Greenspan: Recession chances '50% or better'

Former Fed chairman, speaking at Houston conference, also promotes nuclear power and electric cars.

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By Steve Hargreaves, staff writer

'Egregious subprime lending'
Fortune's Andy Serwer talks with former Fed Chairman Alan Greenspan about the credit crunch and what it means for the housing market.
Alan Greenspan said Thursday there is at least a 50% chance that the United States will enter a recession.
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HOUSTON ( -- Former Federal Reserve Chairman Alan Greenspan said Thursday there's at least a 50% chance the United States will slip into recession, and that the storm clouds over the economy won't clear until home prices bottom out.

Greenspan, speaking at the Cambridge Energy Research Associates' annual energy conference in Houston, said that what may derail the economy are tightening credit markets and a potential slowdown in consumer spending sparked by defaults in the real estate market.

"We're clearly on the edge, it's 50% or better" chances the economy will slip into recession, he said.

If it weren't for the fact that business were so well-supplied with capital - thanks to the low interest rates over the last several years - he said the economy would already be in recession.

Greenspan said things won't look brighter until real estate prices stop falling and banks figure out how much money they lost - only then will they be willing to step up lending again.

He didn't say when that might be, but added "I think we've got a long way to go. This type of problem will fester."

On energy issues, Greenspan said the United States should embrace nuclear power to help solve its energy needs, called for greater use of electric cars, and said limiting carbon emission will be much more difficult and costly than most people realize.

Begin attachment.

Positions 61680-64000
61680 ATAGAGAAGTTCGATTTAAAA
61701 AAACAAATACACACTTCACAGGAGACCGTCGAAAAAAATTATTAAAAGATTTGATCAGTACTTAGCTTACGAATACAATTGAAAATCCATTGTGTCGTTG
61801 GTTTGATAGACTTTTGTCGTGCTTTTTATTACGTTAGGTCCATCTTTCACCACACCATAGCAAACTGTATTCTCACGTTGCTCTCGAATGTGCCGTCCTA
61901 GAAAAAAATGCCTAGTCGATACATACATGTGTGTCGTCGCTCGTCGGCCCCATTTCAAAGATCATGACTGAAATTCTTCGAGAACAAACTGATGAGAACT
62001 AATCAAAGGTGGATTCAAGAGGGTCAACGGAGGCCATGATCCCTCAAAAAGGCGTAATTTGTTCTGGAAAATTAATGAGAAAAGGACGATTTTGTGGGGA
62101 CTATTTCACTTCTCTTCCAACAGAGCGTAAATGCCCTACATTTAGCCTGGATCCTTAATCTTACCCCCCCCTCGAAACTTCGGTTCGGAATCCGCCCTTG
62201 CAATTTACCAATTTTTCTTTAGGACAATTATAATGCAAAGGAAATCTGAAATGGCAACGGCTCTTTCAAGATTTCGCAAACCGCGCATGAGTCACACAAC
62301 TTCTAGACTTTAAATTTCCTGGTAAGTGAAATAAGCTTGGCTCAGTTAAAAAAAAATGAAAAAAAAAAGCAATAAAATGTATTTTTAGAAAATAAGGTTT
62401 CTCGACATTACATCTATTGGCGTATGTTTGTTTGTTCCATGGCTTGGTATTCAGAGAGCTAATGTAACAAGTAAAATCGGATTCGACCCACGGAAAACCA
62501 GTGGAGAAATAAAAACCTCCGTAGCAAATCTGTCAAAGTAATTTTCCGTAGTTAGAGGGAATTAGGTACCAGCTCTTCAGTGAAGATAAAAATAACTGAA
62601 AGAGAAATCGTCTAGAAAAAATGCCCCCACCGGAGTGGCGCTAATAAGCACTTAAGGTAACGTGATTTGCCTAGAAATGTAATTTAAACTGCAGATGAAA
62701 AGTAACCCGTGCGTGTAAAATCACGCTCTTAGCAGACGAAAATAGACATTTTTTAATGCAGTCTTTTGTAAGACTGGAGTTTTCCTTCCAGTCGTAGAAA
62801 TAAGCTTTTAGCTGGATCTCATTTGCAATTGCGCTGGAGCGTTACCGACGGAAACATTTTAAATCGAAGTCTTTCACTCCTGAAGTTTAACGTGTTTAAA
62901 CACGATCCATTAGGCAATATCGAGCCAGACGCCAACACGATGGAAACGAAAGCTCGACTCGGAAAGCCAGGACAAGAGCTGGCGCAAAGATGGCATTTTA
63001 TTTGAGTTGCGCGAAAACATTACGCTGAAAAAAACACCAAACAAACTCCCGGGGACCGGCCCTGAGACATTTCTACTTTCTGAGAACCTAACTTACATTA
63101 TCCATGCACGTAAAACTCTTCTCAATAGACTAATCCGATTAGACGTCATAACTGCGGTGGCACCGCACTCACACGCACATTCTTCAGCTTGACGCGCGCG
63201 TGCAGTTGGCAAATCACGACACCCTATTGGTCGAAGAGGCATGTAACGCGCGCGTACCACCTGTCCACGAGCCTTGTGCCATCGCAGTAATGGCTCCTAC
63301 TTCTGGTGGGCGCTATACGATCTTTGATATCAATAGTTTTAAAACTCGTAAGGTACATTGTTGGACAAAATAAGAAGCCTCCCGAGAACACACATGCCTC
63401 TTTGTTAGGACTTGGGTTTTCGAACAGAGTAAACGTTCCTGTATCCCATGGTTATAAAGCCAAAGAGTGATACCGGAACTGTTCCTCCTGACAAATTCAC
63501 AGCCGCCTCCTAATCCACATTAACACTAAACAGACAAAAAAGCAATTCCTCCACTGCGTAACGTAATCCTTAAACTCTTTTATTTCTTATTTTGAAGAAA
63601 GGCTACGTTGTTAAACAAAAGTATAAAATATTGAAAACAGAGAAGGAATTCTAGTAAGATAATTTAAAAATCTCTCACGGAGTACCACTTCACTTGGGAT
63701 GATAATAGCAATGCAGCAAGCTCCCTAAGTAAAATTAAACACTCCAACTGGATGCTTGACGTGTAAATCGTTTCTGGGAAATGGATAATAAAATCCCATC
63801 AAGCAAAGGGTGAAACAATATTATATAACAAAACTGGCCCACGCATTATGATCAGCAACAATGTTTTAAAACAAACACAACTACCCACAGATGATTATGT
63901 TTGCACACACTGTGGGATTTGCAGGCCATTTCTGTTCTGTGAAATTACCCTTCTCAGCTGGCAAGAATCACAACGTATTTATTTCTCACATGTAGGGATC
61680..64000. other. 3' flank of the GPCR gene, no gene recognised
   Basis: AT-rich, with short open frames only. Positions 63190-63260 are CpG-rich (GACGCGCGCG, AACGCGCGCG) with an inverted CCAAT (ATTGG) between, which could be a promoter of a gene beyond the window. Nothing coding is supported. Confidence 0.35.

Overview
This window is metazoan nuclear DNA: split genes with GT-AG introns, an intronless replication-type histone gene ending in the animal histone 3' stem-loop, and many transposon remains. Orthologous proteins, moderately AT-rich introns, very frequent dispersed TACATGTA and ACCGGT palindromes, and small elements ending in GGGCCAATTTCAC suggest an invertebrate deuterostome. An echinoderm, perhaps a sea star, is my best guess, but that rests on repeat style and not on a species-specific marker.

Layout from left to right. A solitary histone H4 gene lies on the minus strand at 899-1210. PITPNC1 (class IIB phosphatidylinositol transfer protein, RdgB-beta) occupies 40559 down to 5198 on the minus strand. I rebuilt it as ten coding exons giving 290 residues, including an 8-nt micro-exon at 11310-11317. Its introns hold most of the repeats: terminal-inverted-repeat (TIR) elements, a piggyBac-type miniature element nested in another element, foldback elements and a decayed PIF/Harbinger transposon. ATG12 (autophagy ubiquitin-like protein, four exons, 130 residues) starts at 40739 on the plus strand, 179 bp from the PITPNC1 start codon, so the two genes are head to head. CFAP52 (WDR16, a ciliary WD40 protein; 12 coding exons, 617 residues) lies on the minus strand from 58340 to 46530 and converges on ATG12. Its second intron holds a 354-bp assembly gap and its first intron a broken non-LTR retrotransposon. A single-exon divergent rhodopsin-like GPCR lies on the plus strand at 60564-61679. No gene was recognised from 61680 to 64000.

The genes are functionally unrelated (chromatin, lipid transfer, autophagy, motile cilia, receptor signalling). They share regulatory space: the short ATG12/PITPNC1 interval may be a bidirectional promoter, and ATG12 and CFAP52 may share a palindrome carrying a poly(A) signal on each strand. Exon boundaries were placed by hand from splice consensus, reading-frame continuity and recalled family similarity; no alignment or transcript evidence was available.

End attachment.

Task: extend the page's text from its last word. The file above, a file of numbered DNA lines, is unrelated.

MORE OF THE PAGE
Using electric cars - and cutting into the 11 million barrels of oil a day or so conventional vehicles use on U.S. roads - is one of the surest ways to reduce oil consumption and bring down oil prices, Greenspan said.

He was then asked where the electricity to power those cars should come from.

"Simple, they're going to have to use nuclear," the former central banker told Cambridge Energy chairman Daniel Yergin during an informal Q&A-style dinner discussion.

His response elicited cheers from the crowd, heavy with utility executives in this third day of the program that focused on power generation.

Tackling global warming and generating power with politicians talking about placing restrictions on carbon dioxide has been a reoccurring theme at the conference.

Greenspan said the issue will be much more costly and complicated than people think.

"It's a much more difficult problem than we like to talk about," he said. "I don't know whether there's been enough discussion on what we mean by a cap."

There are proposals in Congress to enact a cap and trade system for carbon dioxide, the main greenhouse gas. Under such a system, the government would issue permits to emit carbon, and the number of those permits would decline each year - hence the "cap". Industries could pay to install cleaner technology, or buy credits from those that did - hence the "trade" part of the equation.

"There's going to be a lot of people that can't produce because they can't use the energy they need," he said.

While acknowledging global warming is real and needs to be dealt with, he said they type of reductions people are talking about "can only occur with much lower levels of economic activity."

He said today's high prices are a burden on the economy, but that the lower ratio of oil use to economic activity has enable growth to continue despite oil near $100 a barrel. To top of page

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